Wellbeing deficit leaves one in three workers considering quitting weekly

Adam Clark, Co-Founder and Chief Executive Officer of Groov

37% of workers think about leaving their workplace at least once a week. With talent retention top of mind for business leaders amid an ongoing critical skills shortage in Australia, research from workplace wellbeing platform Groov, shows a worrying trend among workers with 20% stating that they do not feel that their employer supports their wellbeing.

What were the findings of the survey?

The study conducted in March, surveyed over 1,240 Australians and New Zealanders, to reveal a link between wellbeing support at work and employee retention. Of those feeling unsupported, 55% had considered leaving the company at least several times a week.

An astonishing 36% of those surveyed noted that they had thought about quitting most days. This is in clear contrast to the loyalty of respondents who do feel supported at work, with this figure dropping to just 6%. This points to a concerning gap in business focus, that is driving employees to reconsider how valued they are in their current employment.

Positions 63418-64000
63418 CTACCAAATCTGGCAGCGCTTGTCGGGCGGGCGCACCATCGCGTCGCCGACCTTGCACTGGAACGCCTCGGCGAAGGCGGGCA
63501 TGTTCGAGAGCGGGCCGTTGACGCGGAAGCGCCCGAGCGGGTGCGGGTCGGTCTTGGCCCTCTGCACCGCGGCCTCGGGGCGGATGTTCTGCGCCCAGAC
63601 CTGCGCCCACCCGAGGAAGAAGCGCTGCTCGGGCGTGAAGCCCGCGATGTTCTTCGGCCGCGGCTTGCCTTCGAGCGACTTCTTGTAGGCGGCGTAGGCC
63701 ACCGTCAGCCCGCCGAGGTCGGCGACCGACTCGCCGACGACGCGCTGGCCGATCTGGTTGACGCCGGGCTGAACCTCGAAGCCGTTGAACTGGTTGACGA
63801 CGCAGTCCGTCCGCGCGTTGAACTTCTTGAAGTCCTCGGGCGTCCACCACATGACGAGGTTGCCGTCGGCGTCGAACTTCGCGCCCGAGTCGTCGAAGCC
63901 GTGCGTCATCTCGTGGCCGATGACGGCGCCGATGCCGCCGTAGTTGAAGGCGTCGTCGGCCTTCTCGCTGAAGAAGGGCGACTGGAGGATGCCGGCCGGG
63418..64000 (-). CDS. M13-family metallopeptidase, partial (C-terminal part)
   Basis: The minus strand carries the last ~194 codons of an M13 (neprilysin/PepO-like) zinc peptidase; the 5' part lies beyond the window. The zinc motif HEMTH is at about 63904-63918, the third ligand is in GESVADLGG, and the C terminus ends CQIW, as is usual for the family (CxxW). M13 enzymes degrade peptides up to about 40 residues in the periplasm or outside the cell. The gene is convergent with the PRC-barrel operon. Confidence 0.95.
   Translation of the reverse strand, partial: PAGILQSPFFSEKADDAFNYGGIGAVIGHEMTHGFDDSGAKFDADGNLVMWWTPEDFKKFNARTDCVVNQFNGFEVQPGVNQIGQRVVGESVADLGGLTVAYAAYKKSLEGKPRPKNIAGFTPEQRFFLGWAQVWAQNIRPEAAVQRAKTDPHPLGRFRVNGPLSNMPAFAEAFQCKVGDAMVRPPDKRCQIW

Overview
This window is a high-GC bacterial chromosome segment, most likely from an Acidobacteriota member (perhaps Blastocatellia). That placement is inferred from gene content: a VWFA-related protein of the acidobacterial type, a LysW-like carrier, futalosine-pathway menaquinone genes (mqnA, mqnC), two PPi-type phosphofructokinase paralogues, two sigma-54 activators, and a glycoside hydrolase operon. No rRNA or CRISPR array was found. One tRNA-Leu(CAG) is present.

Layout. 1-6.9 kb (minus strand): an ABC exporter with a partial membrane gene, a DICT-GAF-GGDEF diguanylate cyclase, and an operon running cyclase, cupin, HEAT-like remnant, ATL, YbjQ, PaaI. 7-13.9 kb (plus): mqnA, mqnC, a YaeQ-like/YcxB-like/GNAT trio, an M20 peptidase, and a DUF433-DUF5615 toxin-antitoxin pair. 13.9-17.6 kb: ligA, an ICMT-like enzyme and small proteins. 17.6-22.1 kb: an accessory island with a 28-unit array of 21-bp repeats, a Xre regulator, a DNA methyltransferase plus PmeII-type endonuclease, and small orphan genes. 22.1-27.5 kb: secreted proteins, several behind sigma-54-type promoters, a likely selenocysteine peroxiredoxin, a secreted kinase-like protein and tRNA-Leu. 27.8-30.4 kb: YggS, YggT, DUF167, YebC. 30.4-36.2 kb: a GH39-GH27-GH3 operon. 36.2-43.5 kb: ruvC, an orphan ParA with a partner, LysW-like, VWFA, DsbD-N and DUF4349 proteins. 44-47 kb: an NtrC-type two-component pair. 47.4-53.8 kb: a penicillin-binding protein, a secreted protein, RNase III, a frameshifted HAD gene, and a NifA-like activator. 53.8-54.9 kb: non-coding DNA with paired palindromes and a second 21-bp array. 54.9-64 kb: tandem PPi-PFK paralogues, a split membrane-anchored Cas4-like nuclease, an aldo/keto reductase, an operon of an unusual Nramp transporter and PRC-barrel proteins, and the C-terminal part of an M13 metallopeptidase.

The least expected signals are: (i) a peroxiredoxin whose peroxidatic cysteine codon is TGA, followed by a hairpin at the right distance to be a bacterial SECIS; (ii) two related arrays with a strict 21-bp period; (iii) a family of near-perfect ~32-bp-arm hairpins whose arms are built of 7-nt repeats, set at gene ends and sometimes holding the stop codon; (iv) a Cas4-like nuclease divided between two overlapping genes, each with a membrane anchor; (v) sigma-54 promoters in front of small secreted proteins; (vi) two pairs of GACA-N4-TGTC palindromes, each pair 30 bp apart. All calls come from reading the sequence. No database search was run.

Adam Clark, Co-Founder and CEO of Groov says the pandemic coupled with the ongoing growth in millennials in workplaces has seen a re-prioritisation for many employees.

“Money is an important factor, but what we now know is that people want to feel valued, cared for and treated with dignity. If workforces don’t provide this then they are losing people, and it is the top performers and high potentials that leave first,” said Adam.

“If you bake wellbeing into the workplace, the issues around talent retention, recruitment, stress and burnout will hugely decrease or disappear. Because you’re taking the time to show your people you care about them and value them, it makes all the difference in this current climate,” states Sir John Kirwan, co-founder of the Groov workplace wellbeing platform.

What is the solution to workplace wellbeing problem?

Kirwan says organisations partnering with Groov like CISCO, New South Wales Department of Planning and Environment, Royal Australasian College of Surgeons and Fletcher Building Australia are clearly prioritising a wellbeing culture to support employee’s mental wellbeing.

“Businesses wanted to step up to show their employees they are serious about prioritising health and wellbeing – the challenge was to do it well and create sustained, positive change.”